Therapy or Injury? Your Tax Dollars at Work.



The U.S. Army Medical Command recently announced a job opening  in the Interdisciplinary Pain Management Center at the San Antonio Military Medical Center at Fort Sam Houston, Texas. Two GS-12 positions were advertised for acupuncturists at a salary of $68,809 to $89,450. As a licensed acupuncturist, a candidate would be expected to

offer a full array of the most current and emerging evidenced based approaches in integrative medicine for patients with acute and chronic pain who have not responded well to conventional treatment modalities.

This is wrong on more levels than one. After giving lip service to the politically correct term “evidence based” they proceed to include clearly non-evidence-based modalities in the job description. Rigorous scientists do not classify acupuncture itself as evidence-based, since the evidence is compatible with the hypothesis that it is no more than an elaborate system to provide placebo and other nonspecific effects. And the described duties of the position make it even worse.  


  • Diagnose and manage pain disorders and their related neurological and musculoskeletal systems
  •  Prevent or modify the perception of pain using acupuncture and Chinese medicine modalities
  • Apply acupuncture techniques to restore and normalize physiological functions
  • Counsel patients on nutrition, exercise, sleep habits, and stress management
  •  Treat various illnesses/diseases using Chinese medicine modalities such as cupping, moxibustion, and visualization techniques
  • Develop treatment goals in conjunction with fully credentialed providers
  • Evaluate patient progress and response to treatment regimen
  • Prescribe orthotic devices, materials, and appliances
  • Apply supports such as straps, tapes, bandages, and braces as necessary
  • Instruct patients, family, and/or healthcare providers in holistic treatment plans/procedures.
  • Consult with and refer patients to appropriate specialty care providers
  • Promote quality and cost-effective outcomes across the continuum

This raises questions in my mind, and I hope in yours too:

  • When they diagnose pain disorders are they making valid scientific diagnoses, or diagnoses within the mythical TCM system of qiyin, yang, and the 5 elements (fire, wood, water, metal, earth)?
  • Do acupuncturists even claim to be qualified to prescribe orthotic devices and braces?
  • Are they trained to counsel patients on nutrition, exercise, sleep habits and stress management?
  • There is some evidence that acupuncture works for pain and nausea: some people are willing to accept that evidence while others reject it as compatible with non-specific treatment effects. But there is no credible evidence to support the use of acupuncture in any other condition. How, then, can acupuncturists be expected to “restore and normalize physiological functions”?
  • Are acupuncturists adequately trained to know when to refer patients to appropriate specialty care providers?
  • Even if one accepts the equivocal evidence for acupuncture relieving pain, where is there any credible evidence for cupping and moxibustion?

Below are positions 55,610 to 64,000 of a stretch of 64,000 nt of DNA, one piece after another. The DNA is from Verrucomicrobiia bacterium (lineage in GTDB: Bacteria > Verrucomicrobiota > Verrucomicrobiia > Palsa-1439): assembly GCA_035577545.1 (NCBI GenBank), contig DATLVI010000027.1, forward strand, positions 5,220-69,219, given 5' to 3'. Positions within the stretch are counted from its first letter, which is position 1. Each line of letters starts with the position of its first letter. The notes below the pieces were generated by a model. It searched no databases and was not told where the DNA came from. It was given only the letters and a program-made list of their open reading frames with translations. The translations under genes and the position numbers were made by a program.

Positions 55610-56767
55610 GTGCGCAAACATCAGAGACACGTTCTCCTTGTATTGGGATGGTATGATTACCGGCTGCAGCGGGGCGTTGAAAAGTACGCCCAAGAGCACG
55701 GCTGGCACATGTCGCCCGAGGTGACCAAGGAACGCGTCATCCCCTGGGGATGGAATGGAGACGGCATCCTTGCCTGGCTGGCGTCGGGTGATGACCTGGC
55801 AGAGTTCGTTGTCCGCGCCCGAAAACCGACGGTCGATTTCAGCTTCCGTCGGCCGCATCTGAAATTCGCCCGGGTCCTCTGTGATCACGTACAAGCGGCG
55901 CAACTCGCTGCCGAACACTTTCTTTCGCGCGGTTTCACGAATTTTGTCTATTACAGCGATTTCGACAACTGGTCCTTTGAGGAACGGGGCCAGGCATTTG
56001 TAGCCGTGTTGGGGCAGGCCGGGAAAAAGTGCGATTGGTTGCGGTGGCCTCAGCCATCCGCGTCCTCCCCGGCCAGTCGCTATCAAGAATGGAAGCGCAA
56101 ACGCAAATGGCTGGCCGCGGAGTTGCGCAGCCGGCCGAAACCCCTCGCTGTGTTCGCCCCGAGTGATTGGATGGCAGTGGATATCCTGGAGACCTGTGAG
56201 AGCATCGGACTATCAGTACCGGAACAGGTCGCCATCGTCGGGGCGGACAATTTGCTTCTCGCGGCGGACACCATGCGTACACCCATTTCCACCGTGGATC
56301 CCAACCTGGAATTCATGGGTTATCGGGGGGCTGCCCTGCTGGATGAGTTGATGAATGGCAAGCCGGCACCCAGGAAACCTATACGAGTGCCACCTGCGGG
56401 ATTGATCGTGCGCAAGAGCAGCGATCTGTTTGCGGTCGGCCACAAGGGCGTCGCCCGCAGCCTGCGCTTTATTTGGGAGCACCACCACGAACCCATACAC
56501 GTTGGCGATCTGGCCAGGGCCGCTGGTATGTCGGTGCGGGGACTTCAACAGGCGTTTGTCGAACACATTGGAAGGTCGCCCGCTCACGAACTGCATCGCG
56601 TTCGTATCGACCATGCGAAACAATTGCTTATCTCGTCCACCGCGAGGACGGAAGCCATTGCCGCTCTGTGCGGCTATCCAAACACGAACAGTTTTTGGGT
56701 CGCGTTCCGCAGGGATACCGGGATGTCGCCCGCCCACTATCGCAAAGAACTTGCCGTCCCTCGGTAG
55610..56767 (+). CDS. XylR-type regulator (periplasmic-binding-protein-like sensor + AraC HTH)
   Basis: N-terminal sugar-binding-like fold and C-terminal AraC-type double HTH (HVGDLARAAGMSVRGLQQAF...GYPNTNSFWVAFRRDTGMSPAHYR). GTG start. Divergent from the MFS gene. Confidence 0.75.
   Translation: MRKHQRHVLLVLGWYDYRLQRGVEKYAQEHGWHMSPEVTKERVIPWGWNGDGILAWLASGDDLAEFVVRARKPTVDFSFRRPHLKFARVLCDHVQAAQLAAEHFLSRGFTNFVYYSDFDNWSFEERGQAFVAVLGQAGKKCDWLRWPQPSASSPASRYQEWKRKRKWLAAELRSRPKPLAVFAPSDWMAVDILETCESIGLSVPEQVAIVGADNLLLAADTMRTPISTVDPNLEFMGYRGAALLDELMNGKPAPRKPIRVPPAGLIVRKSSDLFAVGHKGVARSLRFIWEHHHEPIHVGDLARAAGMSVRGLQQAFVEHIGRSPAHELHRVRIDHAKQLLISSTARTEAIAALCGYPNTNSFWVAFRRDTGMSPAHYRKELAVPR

• Cupping leaves visible bruises on the skin (see picture) and moxibustion can leave burns; how can these injuries to patients be justified?
  • Visualization techniques have been discredited. Marcia Angell has called them part of a new mind-body “religion” that encourages false hope.

In an era where we are being asked to study comparative effectiveness and to reduce costs, how can the Army justify hiring acupuncturists to provide unproven services that are based only on prescientific thinking and testimonial “evidence”?
Moxibustion has not been shown to be effective for any condition and it can burn and sometimes permanently scar the skin. I’m not a lawyer, but it sounds to me like this might meet the legal definition of battery. I find it difficult to imagine that patients are made aware of all the pros and cons and are giving true informed consent to these procedures.

We have discussed military acupuncture before. The Air Force is teaching its doctors to do ear acupuncture, a system that was invented in 1957 by a single individual based on his idiosyncratic perception that the shape of the ear looked something like a fetus curled up in the uterus. They call it “battlefield acupuncture.”  And a Navy program is snowing doctors with false and incomplete information and persuading them to adopt acupuncture into their practices.

Shame on the DOD! I hope a lot of people write their congressmen to protest this misuse of tax dollars.

This article was originally published in the Science-Based Medicine blog.

Dr. Hall is a contributing editor to both Skeptic magazine and the Skeptical Inquirer. She is a weekly contributor to the Science-Based Medicine Blog and is one of its editors. She has also contributed to Quackwatch and to a number of other respected journals and publications. She is the author of Women Aren’t Supposed to Fly: The Memoirs of a Female Flight Surgeon and co-author of the textbook, Consumer Health: A Guide to Intelligent Decisions.

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